How to Be Remy Cameron by Julian Winters | Identity, Family, & the Essay of Doom (ARC Review)

How to Be Remy Cameron

How to Be Remy Cameron
Julian Winters

Published September 10th, 2019 by Duet Books
Young Adult | Contemporary


Everyone on campus knows Remy Cameron. He’s the out-and-gay, super-likable guy that people admire for his confidence. The only person who may not know Remy that well is Remy himself. So when he is assigned to write an essay describing himself, he goes on a journey to reconcile the labels that people have attached to him, and get to know the real Remy Cameron.

(From Goodreads)

How to Be Remy Cameron is a well-written, diverse novel that explores the complex topic of identity through the lens of a teenage boy’s AP Lit essay.


The novel is framed by an essay that Remy’s been assigned to write from his AP Lit class, which I thought was super smart and well-done. The essay, which is supposed to answer the question “Who am I?” is dubbed “the essay of doom” by Remy, and it comes up repeatedly throughout the story.

At its core, this is a book about identity. Remy, who is gay, black, and adopted, grapples with who he is and how his labels define him, and I think that the author writes this conflict really well.

Remy is a great main character. I love how thoughtful he is, and I think that a lot of teens will be able to relate to his struggles with defining himself, regardless of whether or not they have the same labels as he does.

There’s a super great, diverse cast of characters. I especially loved Rio, Remy’s funny best friend, and Brook, another friend who’s really protective of Remy, which was really cute.

This book does such a great job with its family dynamics—there are a bunch of funny family moments, and there are so many wholesome relationships. Remy’s parents are prominent characters (which I appreciated immensely since those relationships are often overlooked in YA novels) and Remy is absolutely adorable with his little sister, Willow. The book also explores Remy’s new relationship with his birth sister, which I really liked as well. We need more books like this that explore family dynamics, especially in adoptive families!

The author touches on a lot of important topics, such as coming out, problematic LGBTQ+ media representation, racial fetishization, the intersection of race and sexuality, and how confused people get when they see transracial families in public (related to that one haha).

The romance is super cute, especially when the love interest is bonding with the main character’s little sister. Also, the two characters talk about consent, which I loved!

I appreciated the pop culture references to Harry Potter and Marvel/DC. This may not be a positive point for everyone, but personally, I enjoyed them.

One of Remy’s friends is a female football player! This is not a big part of the book but it made me very happy.


I only have a few complaints; firstly, the writing is occasionally a bit sloppy and hard to follow. Overall, the book was well-written, and some of the parts that confused me may have been fixed in the final copy, (I had an ARC.) but I wanted to mention it here since it did detract from my reading experience.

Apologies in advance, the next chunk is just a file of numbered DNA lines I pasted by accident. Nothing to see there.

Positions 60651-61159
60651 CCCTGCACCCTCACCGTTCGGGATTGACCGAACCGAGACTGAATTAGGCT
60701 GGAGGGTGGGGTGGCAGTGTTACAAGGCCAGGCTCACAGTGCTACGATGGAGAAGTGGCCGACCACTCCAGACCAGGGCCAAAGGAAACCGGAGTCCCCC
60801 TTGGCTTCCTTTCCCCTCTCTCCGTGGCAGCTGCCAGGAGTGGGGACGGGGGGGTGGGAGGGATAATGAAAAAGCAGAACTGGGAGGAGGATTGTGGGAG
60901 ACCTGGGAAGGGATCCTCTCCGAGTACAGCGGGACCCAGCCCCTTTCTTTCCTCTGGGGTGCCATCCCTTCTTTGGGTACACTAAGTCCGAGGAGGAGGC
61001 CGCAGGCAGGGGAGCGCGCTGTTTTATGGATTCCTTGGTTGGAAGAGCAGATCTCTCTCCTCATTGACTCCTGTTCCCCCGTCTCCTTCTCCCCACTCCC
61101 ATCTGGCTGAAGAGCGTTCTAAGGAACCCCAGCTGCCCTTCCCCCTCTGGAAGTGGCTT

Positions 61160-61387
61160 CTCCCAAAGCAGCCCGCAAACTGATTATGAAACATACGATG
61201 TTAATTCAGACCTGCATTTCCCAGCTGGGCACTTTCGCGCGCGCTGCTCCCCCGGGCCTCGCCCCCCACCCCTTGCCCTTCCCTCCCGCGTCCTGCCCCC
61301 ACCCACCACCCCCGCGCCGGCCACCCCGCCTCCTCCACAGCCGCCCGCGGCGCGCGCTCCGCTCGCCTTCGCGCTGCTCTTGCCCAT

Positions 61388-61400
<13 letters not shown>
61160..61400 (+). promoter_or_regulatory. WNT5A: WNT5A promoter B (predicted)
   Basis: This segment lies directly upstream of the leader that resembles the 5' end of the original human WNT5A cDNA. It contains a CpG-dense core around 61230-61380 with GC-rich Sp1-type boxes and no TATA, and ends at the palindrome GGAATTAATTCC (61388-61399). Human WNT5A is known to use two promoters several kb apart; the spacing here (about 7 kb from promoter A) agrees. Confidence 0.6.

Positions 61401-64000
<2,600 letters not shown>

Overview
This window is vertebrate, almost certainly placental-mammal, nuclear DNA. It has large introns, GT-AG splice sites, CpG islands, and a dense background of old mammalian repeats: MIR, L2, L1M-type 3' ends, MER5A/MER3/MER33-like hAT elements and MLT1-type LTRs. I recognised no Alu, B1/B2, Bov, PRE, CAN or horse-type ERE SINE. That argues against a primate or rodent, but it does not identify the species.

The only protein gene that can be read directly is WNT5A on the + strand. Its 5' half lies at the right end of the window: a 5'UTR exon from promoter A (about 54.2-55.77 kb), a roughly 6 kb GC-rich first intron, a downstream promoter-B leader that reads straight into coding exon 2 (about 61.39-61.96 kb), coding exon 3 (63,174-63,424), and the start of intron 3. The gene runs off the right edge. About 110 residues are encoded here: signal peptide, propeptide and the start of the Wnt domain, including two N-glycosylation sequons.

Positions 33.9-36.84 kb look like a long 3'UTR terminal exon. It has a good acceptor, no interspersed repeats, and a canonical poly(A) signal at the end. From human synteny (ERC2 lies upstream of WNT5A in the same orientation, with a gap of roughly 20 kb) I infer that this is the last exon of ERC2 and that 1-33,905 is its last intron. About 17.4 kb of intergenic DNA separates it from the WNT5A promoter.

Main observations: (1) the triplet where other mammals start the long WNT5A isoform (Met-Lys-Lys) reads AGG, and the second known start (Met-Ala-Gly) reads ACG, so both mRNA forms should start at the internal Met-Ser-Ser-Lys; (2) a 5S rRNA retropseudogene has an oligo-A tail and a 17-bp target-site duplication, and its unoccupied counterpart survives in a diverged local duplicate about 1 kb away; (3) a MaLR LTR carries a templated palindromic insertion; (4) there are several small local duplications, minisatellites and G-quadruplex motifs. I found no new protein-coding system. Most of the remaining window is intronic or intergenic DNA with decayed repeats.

For the most part, the author seems to do a pretty good job with writing teenagers, but there were a few times where the dialogue felt a little out of touch with Gen Z—I don’t know any teenagers who say “epicness” or “eff.” (If we’re gonna curse, we usually just say the actual word.)

I also wish that Sara’s character had been explored a bit more. (Perhaps a spin-off novel is in order??)

Overall Thoughts

If you’re a fan of introspective, character-driven contemporaries, I would definitely recommend How to Be Remy Cameron. I, for one, relished the chance to read such a delightful, diverse book, and I can’t wait to pick up Julian Winters’ previous novel!

Diversity Rep: gay, black, and adopted main character; lots of POC and LGBTQ+ side characters

Warnings: discussions of racism, homophobia, past minor characters’ death, and alcoholism; depictions of homophobic bullying; a scene involving brief sexual harassment/racial fetishism; sexual content; teen drinking/drug use

(Btw, Interlude Press’s website has a page with content warnings for all of their books, which I love!)

You May Also Like...
Darius the Great is Not Okay
Another quality YA about identity!
Let's Chat

If you’ve read How to Be Remy Cameron or are planning on doing so, let’s chat about it in the comments! Thanks for reading!

♥ Annie

Thank you to the publisher for providing me with a copy of this book in exchange for an honest review!

How to Be Remy Cameron by Julian Winters | Identity, Family, & the Essay of Doom (ARC Review)

2 thoughts on “How to Be Remy Cameron by Julian Winters | Identity, Family, & the Essay of Doom (ARC Review)

  1. Pingback: Annie’s Adventures | Spring ’20 Update – Blossoms and Bullet Journals

  2. Pingback: Personal Book Awards 2019 – Blossoms and Bullet Journals

Talk to me!

Fill in your details below or click an icon to log in: Logo

You are commenting using your account. Log Out /  Change )

Twitter picture

You are commenting using your Twitter account. Log Out /  Change )

Facebook photo

You are commenting using your Facebook account. Log Out /  Change )

Connecting to %s

This site uses Akismet to reduce spam. Learn how your comment data is processed.